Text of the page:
London: Opposition leader Ed Miliband on Sunday led calls for revision of media ownership rules to prevent concentration and abuse of power in Britain, where Rupert Murdoch's embattled group came out with another apology promising to make amends in the aftermath of the phone hacking scandal.
Labour leader Miliband articulated a growing opinion when he said that Murdoch wielded too much power through his holdings in the press and television industries.
His comments found support from Deputy Prime Minister Nick Clegg who also sought a re-examination of media policy to ensure plurality and prevention of concentration of power in the hands of an individual or a group.
Under incessant political attacks, News International, the British arm of Murdoch's News Corp. placed another advert in a number of Sunday newspapers, declaring that there should be "no place to hide" from the police investigation into phone hacking.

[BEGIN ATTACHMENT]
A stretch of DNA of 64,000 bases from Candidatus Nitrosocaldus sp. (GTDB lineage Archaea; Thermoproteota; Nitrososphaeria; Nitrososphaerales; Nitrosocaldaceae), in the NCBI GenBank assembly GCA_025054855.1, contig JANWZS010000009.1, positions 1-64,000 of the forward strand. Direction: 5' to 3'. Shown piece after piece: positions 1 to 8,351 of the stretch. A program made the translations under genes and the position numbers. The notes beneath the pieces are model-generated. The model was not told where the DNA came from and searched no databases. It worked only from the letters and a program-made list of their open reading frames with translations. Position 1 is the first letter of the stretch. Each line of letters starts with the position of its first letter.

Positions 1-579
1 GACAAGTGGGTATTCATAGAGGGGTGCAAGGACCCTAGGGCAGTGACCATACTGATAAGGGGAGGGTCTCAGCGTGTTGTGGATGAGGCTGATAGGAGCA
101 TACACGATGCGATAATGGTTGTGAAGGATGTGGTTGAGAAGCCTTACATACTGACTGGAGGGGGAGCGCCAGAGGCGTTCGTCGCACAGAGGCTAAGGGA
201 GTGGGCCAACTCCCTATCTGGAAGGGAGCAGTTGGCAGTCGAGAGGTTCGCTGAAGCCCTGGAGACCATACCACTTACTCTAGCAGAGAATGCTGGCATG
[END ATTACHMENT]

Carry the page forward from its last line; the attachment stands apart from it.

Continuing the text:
Headed 'Putting right what's gone wrong', the advert states that the company will cooperate fully with the probe and pay "compensation for those affected" and that the organisation was "committed to change".
The advert came a day after the company printed apologies in national newspapers, for the wrongdoings and unethical practices adopted by journalists of the now closed News of the World.
Miliband demanded cross-party agreement on new media ownership laws that would cut Murdoch's current market share, arguing that he has "too much power over British public life".